Warning issued to dog owners after girl, 17, and man attacked

DOG owners are being urged to be responsible and keep their dogs under control following a number of dogs and owners being hurt in dog attacks in the Cotswolds.

In the past month officers in the Cotswolds have dealt with a number of dangerous incidents.

The majority of these have happened with dogs which have been off lead and not under the control of their owner, with dogs which were on a lead being attacked.

On 6 June a 17-year-old girl was bitten by a dog that was off the lead while she was trying to protect her own dog in Westonbirt.

She attended hospital where her wounds were cleaned.

At around 7.30am on 14 June a man was walking his small terrier dog in Bourton-on-the-Water on the lead when a couple in their late 60s to early 70s approached with two Newfoundland dogs both off the lead.

One of the Newfoundlands attacked the man’s terrier, biting it so severely it required emergency surgery immediately.

The terrier’s owner was bitten when trying to protect his pet.

On 19 June while walking along the Cotswold Way an Alsatian type dog, which was off the lead, attacked another dog walking and left it with bite marks and a torn ear.

PCSO John Allen said: “It is so important to keep your dog under control at all times when out walking.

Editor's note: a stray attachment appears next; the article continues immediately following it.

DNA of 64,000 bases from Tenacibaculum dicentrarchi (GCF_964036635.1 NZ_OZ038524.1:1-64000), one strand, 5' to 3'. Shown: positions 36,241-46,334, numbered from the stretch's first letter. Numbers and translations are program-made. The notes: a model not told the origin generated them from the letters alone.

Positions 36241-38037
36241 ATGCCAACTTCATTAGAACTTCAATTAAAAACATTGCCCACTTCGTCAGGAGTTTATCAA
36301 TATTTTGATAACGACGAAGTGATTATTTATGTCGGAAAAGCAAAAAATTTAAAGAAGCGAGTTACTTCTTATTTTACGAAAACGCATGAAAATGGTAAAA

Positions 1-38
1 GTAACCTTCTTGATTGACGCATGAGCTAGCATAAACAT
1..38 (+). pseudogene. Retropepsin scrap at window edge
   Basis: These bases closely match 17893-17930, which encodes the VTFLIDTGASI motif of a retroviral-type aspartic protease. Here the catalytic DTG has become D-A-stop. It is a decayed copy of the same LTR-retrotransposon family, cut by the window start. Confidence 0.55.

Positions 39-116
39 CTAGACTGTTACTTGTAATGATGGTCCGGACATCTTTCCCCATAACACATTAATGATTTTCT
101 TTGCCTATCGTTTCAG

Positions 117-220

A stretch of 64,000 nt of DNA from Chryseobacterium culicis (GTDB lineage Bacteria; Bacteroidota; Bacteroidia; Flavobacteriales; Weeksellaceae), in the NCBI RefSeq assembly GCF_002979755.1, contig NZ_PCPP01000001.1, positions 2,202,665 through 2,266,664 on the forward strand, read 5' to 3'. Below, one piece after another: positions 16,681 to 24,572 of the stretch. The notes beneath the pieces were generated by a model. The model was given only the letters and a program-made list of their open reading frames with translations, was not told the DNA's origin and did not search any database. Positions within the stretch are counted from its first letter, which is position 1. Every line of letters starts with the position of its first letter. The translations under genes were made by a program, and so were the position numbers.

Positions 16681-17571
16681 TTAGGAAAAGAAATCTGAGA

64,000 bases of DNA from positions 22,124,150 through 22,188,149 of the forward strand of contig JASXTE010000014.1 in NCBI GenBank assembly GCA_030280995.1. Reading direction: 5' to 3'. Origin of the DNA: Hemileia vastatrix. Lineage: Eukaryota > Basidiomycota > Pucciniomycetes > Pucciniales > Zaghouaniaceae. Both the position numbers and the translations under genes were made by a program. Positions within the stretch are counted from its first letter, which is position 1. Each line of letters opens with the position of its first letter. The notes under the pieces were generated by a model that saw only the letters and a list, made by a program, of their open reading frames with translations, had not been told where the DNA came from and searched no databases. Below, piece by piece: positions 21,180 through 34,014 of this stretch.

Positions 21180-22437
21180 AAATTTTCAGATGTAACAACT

“Dog attacks can easily be fatal and can cause serious injuries to owners too.

“No matter how much you trust your dog, we would advise that you keep it on a lead when around other dogs to prevent any more of these dangerous incidents.

“Let all dogs lead a nice life by keeping your dog on lead.”

Off lead etiquette advice from the Blue Cross:

If you’re comfortable with your pet being off lead and they have good recall training in place, these top tips will help make sure both your dog and other dogs have the best time off the lead.

• Keep your pooch away from other dogs that are on-lead. Many owners will keep their dog on lead for various reasons such as training, reactive behaviour towards other dogs or people, nervousness or health reasons (including if their dog is post-surgery and is on strict gentle walks).

• Be sure to keep a close eye on your dog at all times – they may wander into an area that you’re not familiar with when they’re distracted by the other dogs

• It’s important to monitor dogs playing in a group environment because things can quickly escalate, especially when a new dog is introduced to the group

For more advice visit https://www.bluecross.org.uk/pet-advice/walking-your-dog-tips-for-walking-on-lead-and-off-lead

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